I’m also very pleased that Egwene, Elayne, and Nynaeve are taking the Seanchan threat seriously. I mean, they saw more of the Seanchan than anyone so it makes sense, but it’s really silly how most of the leaders of nations, including the Aes Sedai, are just shrugging that invasion off. Like, a mysterious invading force was rebuffed one time, and few people are even sure how or by whom, and you’re all just going to assume it’s fine? No wonder the Forsaken are having such an easy time taking over as leaders of all the nations!

Okay that was harsh, and unfair to Morgase, who was paying attention, but still.

I’m very worried about Birgitte now, since Moghedien is on the warpath not only for Nynaeve and Elayne but for Birgitte as well. I don’t think there’s much she can do to defend herself when she’s in Tel’aran’rhiod waiting either to be reborn or for the Horn to call her to battle. And if she dies in Tel’aran’rhiod as an unbodied soul, I think she’s like… gone gone, for good. Just like the wolves Slayer killed. It’s a chilling thought. Kind of funny, in a scary way, thinking that Moghedien might have been standing behind one of those pillars listening to Elayne tell Egwene that they suspect Moghedien is looking for them. I wonder how long she was spying on them; she might have shown up when Elayne and Egwene were in the White Tower, or maybe she was around the whole time? She knows about Birgitte but it kind of sounds like she learned that from Egwene and Elayne’s conversation, not because she saw Birgitte and Elayne talking.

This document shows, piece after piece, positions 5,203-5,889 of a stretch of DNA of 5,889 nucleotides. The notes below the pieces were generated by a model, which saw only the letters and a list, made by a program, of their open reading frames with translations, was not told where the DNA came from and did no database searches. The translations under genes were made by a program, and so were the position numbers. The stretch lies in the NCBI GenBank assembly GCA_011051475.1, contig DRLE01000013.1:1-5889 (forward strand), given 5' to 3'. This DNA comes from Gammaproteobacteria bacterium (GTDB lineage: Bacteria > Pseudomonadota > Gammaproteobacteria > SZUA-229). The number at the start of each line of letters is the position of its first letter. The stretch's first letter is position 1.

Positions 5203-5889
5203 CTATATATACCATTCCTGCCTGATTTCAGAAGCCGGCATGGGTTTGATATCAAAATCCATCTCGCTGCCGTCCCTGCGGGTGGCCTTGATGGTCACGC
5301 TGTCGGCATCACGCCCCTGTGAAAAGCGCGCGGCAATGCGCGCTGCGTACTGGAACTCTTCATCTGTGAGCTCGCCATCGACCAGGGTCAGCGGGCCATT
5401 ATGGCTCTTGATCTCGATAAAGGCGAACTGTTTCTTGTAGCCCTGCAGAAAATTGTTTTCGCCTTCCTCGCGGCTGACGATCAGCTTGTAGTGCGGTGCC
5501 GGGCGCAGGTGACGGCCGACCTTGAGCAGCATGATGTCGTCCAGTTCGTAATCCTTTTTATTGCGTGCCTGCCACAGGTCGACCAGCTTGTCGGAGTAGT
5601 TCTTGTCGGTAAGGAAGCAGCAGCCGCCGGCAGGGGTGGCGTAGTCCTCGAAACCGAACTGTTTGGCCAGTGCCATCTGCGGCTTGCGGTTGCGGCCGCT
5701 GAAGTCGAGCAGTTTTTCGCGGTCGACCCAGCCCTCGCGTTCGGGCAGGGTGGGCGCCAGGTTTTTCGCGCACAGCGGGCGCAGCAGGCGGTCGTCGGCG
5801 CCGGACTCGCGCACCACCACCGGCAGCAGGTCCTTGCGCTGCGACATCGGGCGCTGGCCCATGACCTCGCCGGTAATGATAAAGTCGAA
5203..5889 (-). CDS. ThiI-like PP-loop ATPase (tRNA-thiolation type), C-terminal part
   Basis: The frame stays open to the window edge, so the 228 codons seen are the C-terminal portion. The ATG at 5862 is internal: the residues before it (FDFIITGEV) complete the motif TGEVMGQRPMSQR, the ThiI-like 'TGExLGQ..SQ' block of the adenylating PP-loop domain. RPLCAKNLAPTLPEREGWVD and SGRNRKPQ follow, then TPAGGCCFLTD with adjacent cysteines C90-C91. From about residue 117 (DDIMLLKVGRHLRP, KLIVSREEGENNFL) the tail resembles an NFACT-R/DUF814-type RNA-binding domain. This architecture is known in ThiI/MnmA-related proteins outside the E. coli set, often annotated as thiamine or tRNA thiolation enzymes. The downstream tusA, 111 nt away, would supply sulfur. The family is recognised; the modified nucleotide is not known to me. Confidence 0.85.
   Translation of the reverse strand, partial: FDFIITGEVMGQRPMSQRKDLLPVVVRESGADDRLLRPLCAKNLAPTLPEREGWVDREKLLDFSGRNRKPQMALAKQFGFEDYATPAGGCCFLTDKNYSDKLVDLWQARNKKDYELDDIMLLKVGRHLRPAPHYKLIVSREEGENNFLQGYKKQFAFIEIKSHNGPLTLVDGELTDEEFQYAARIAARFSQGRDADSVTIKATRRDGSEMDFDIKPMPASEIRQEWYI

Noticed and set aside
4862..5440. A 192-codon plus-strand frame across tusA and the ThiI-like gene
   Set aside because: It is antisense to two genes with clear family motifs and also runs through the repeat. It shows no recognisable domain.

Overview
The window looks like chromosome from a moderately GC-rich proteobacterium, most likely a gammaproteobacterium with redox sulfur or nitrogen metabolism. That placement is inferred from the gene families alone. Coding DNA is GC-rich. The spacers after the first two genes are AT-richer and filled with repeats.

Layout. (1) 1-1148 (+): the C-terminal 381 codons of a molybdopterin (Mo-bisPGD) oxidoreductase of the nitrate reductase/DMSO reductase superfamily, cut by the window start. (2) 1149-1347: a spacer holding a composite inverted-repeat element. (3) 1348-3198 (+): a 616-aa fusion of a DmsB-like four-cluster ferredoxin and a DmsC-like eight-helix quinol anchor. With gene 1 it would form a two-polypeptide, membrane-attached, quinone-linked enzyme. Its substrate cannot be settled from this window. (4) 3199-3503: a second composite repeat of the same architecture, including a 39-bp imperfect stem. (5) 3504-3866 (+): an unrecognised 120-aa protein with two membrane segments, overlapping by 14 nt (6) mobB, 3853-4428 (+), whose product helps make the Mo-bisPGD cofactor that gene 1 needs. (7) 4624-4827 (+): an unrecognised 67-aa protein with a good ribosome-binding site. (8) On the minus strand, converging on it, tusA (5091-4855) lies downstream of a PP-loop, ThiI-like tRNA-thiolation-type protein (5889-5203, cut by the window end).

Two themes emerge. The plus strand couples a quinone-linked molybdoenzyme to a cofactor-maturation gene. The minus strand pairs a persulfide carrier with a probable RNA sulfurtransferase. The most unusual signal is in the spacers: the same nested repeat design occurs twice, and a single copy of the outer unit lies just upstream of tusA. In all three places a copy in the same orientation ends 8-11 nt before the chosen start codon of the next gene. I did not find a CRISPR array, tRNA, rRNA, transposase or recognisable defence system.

I haven’t yet finished my reading for next week, but let’s assume it will be two more chapters (26 and 27) next week. I’m always pleased to have a Min chapter, and I think there are going to be some big reveals, going by the titles and the assumption that Siuan and crew are going to finally make it to the exiled Aes Sedai. I’m desperately curious about what the Blues are up to, and I can’t wait to find out!

Also I haven’t complained about this in a while but why did Jordan have to make Elayne and Egwene’s names similar? I must have typed the wrong one at least a dozen times while writing this post. Just… why?

Sylas K Barrett just finished the first two episodes of WandaVision, so people being trapped in their dream are particularly on his mind this week.